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Grandma Hired Grandson to Kill Husband: Cops

By Aditi Mukherji, JD on April 08, 2013 | Last updated on March 21, 2019

A Chicago grandmother has been arrested in connection with the killing of her husband. The 64-year-old woman and her grandson plotted the crime, police say.

Janet Strickland and her grandson William Strickland, 19, have been charged with first-degree murder, the Chicago Tribune reports. William allegedly shot and killed his 72-year-old grandfather, also named William Strickland, while the elder Strickland was waiting for the bus to go to a dialysis appointment.

The grandmother and grandson's case includes the possibility of conspiracy charges. So what will prosecutors need to prove to make that charge stick?

Generally, a conspiracy exists when the following elements are met:

  • Two or more people agree to commit an unlawful act. In the Stricklands' case, Janet Strickland allegedly told her grandson that she wanted her husband dead, the Tribune reports. Initially, they had discussed having someone else kill the elder William Strickland. But the grandson later told his grandmother he would shoot the elder Strickland using his grandfather's gun, investigators say.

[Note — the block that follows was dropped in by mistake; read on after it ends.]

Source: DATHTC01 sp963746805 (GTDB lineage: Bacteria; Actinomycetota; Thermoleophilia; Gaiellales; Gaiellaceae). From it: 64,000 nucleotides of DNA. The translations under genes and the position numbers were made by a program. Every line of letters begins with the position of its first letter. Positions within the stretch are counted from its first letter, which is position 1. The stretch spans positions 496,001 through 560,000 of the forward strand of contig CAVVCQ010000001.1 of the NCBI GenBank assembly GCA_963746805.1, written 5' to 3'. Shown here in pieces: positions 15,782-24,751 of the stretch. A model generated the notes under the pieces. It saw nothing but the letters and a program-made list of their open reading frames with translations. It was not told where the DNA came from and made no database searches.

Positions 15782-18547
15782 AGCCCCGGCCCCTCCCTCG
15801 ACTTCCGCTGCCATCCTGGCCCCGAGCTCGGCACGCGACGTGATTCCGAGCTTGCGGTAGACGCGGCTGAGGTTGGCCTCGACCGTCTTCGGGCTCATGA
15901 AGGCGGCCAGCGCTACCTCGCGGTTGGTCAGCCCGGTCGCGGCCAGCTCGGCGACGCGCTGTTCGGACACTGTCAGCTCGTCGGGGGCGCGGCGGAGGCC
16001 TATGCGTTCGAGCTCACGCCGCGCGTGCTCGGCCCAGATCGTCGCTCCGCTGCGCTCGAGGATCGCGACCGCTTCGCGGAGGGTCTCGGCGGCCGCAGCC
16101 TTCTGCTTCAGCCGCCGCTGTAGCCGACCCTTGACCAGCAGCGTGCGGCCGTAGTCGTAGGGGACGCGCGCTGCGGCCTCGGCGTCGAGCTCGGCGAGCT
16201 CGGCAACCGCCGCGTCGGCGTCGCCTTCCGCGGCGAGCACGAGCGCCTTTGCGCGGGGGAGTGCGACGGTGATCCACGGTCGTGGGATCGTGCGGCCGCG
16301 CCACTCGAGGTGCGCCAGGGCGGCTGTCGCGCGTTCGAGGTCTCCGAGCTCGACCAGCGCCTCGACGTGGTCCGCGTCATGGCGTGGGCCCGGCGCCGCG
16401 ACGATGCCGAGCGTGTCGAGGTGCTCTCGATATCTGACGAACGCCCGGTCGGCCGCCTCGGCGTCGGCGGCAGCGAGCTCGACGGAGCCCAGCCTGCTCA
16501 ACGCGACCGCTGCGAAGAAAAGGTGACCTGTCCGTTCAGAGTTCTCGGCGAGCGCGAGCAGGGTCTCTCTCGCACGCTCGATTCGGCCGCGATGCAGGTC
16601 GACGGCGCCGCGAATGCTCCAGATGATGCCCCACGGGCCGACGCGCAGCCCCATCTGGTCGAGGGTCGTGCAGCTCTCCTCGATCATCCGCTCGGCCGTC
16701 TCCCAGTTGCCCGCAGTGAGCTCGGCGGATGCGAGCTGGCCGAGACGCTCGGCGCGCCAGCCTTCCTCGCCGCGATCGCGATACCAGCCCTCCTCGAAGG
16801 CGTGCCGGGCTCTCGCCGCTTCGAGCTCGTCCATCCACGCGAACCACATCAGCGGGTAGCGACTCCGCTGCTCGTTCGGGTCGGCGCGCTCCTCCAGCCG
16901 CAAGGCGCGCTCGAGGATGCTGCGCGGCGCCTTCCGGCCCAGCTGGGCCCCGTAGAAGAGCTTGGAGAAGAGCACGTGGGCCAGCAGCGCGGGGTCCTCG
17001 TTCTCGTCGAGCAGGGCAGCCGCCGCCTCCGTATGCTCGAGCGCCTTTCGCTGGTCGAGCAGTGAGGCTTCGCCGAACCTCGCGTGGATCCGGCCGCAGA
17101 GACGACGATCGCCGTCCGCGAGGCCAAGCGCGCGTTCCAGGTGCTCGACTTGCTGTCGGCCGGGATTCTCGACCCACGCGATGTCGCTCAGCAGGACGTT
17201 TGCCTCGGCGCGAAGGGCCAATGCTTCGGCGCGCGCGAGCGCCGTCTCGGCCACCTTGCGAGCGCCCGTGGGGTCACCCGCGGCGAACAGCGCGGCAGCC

• At least one conspirator must commit an overt act toward the unlawful act's completion. After the agreement is made, an overt act must show that those involved in the conspiracy knew of the plan and intended to break the law. According to prosecutors, Janet Strickland unlocked the front door for her husband, knowing he would soon be shot by their grandson; she also knew her grandson had obtained his grandfather's gun for the purpose of killing him. Most importantly, Janet allegedly let her grandson use her car during the shooting. Any of these acts can potentially be enough to prove this element of the crime.

Aiding and Abetting, or Being an Accessory

One step below conspiracy is aiding and abetting, or being an accessory to a crime. A person charged with aiding and abetting is usually not present when the crime is committed, but he or she has knowledge of the crime and may assist in its commission through advice, actions, or financial support. So the grandmother could have faced aiding and abetting or accessory charges, had she not been the alleged mastermind behind the plot.

The younger William Strickland is being held without bail, the Tribune reports. Bail for his grandmother, who is being treated for lung disease, was set at $500,000.

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